The SKS, short for Self-Loading Carbine of the Simonov System, is the odd one out.
Developed in the interim between the Mosin-Nagant and the AK-47, Sergei Simonov’s semi-automatic carbine had a mere 10-round internal box magazine, an improvement from the fundamentally 19th-century design of the five-round, bolt-action Mosin.
The SKS shared the 7.62x39-millimeter cartridge with the AK-47, but the latter’s 30-round detachable magazine gave the Kalashnikov the extra firepower the Red Army craved in the immediate post-war years. As a result, the SKS saw limited use in the Soviet military beginning in 1949 — and stuck around primarily in the hands of ceremonial, border and reserve units.
But the SKS remained an adaptable, reliable and high-powered weapon. So much so that it persisted into the 21st century’s wars despite the AK-47 being the overall better weapon for government work.
Accounts differ, C.J. Chivers noted in his 2010 history The Gun, as to whether or not a visiting Chinese delegation to the Soviet Union was furious at seeing the SKS under production. The USSR had until this point largely supplied China with M44 bolt-action carbines.
But regardless of what actually happened, China got the technology it wanted and went on to produce millions of SKSs. Although the debacle of the Sino-Vietnamese War of 1979 would expose the weapon’s limitations and force the Chinese army to upgrade its small arms to the Type 81 rifle, an AK-47/SKS hybrid.
The situation was different in the 1950s and 1960s, and at the time, the SKS was suitable for China’s Maoist military doctrine which placed a priority on basic rifle skills, sniper attacks and ambushes.
While the SKS has a limited ammunition capacity of 10 rounds, this was not a major problem — Maoist cadres mounting a defense of the Chinese mainland were expected to travel light.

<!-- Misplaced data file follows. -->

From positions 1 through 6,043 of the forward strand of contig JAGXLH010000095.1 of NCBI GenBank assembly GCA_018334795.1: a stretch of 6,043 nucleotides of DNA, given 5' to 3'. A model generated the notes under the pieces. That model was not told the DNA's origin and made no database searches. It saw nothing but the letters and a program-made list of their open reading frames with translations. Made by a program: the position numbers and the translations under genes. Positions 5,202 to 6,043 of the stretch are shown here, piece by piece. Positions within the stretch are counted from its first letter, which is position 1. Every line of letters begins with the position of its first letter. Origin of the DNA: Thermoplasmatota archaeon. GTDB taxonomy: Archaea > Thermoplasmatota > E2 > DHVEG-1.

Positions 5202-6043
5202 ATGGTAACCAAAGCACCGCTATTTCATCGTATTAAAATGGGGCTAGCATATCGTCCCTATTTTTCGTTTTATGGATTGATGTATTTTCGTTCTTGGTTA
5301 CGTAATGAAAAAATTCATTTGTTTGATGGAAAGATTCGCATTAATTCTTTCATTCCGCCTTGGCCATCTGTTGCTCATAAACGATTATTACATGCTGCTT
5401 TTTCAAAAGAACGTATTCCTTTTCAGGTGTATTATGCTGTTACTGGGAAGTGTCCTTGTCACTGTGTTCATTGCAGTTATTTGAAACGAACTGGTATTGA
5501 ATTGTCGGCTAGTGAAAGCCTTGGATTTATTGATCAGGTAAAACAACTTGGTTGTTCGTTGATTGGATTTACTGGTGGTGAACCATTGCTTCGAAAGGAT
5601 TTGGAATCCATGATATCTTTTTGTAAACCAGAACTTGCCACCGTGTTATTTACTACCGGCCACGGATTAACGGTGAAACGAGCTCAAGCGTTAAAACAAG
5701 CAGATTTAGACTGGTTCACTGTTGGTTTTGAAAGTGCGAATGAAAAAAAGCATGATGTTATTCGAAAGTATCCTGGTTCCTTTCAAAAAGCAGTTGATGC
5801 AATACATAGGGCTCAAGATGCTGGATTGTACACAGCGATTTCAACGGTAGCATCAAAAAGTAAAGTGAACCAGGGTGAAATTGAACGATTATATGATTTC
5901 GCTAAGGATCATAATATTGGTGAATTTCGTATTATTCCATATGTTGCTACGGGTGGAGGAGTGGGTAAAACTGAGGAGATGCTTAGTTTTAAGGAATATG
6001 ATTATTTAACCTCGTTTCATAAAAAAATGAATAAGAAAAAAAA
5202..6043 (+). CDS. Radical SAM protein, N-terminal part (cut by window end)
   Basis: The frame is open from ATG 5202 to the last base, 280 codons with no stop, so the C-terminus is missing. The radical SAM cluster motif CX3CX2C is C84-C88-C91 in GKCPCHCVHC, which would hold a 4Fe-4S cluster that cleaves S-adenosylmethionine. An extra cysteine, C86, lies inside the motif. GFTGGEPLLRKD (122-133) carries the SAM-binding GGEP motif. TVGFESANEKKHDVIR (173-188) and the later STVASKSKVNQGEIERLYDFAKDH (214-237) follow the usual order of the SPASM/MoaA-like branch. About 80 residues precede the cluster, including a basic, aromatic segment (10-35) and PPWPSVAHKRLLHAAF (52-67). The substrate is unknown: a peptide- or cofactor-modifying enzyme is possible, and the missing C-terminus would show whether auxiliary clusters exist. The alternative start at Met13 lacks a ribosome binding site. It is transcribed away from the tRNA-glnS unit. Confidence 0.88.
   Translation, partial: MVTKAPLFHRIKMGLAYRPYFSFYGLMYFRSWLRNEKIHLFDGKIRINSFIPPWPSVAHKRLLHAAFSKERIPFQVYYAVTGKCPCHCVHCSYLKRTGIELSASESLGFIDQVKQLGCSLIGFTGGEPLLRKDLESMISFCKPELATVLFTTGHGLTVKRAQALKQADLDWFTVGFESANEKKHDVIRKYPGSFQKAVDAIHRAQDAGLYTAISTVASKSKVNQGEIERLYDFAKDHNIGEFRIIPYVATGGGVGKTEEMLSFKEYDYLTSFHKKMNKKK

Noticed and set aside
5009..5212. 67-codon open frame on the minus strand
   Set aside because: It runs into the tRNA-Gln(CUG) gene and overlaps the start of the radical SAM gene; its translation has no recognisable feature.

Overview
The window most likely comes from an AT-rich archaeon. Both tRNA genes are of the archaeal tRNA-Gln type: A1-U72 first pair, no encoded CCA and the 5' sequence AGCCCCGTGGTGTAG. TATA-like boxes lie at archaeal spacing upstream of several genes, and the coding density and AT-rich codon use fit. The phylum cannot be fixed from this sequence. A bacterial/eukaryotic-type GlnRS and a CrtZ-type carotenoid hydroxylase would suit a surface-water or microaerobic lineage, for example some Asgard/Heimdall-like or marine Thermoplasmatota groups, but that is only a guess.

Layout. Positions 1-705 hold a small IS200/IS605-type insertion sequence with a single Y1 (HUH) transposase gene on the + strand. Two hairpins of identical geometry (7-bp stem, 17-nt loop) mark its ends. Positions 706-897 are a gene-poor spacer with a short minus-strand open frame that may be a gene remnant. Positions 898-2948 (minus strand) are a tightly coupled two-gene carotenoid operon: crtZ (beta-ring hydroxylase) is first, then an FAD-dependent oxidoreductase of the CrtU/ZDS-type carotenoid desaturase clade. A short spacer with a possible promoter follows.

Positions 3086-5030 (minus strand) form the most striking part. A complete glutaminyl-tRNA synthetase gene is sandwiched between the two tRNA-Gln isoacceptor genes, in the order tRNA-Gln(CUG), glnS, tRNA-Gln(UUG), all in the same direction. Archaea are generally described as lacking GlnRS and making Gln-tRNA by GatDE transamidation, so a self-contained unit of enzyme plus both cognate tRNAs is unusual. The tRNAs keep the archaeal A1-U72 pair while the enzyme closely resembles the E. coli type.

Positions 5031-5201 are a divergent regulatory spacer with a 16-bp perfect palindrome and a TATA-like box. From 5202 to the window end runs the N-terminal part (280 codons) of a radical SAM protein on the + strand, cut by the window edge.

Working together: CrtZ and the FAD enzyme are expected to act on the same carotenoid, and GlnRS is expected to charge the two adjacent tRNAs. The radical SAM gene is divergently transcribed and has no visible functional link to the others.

For similar reasons, the SKS has remained to this day in insurgent and guerrilla stockpiles — and in some armies — around the world, and has seen use most recently in Syria and Iraq, although the carbines are less common than they used to be.
Ex-Yugoslavian carbines also pop up relatively frequently, although this version has some shortcomings. The Yugoslavian SKS lacks a chrome-lined barrel — a knock to reliability when firing corrosive ammunition — but adds an integrated grenade launching feature.
That’s a bonus if you’re a rebel who has a few rifle grenades lying around, but for most shooters, this makes a simple weapon heavier and more fault-prone than it strictly needs to be, as the Yugoslavian SKS requires a more complicated gas system.
The SKS has an odd place in the civilian world, too. Because China produced so many — and exported so many — the carbine has become a cheap, popular hunting and sporting weapon in the West.
And since an owner must modify the SKS for it to carry more than 10 rounds, the factory versions are a bit easier to acquire in states and countries that restrict rifles with higher-capacity magazines.
The United States also slapped restrictions on imports from the Chinese manufacturer Norinco in 1993, which makes the SKS a rare example of a military rifle that is arguably easier to acquire in Canada, which did not impose similar restrictions — provided you have the proper licenses.
For collectors, the carbine has an added historical and military cachet, with the Soviet versions being among the most highly coveted given their limited production.
Plus, there’s a mean-looking bayonet integrated into the barrel — although the particular style depends on the country of origin. If you like your bayonets pointy, buy the Chinese version. If you’re going for a blade, look for a Yugoslavian SKS.
It’d be a stretch to say that the SKS was ahead of its time. The carbine was a Soviet competitor to the German Gewehr 42 and the American M1 Garand — but more reliable than the Gewehr while much cheaper and easier to acquire into the 21st century than the Garand.
It’s not perfect. The SKS’ free-floating firing pin, if not cleaned and acting properly, can cause this semi-automatic gun to “slamfire,” meaning it begins to fire in automatic with no way to stop it — which is considerably dangerous.
But few would deny the SKS just kept working, in many more places, and long after Sergei Simonov — who died in May 1986 at the age of 92 — could have imagined.
This first appeared in WarIsBoring here.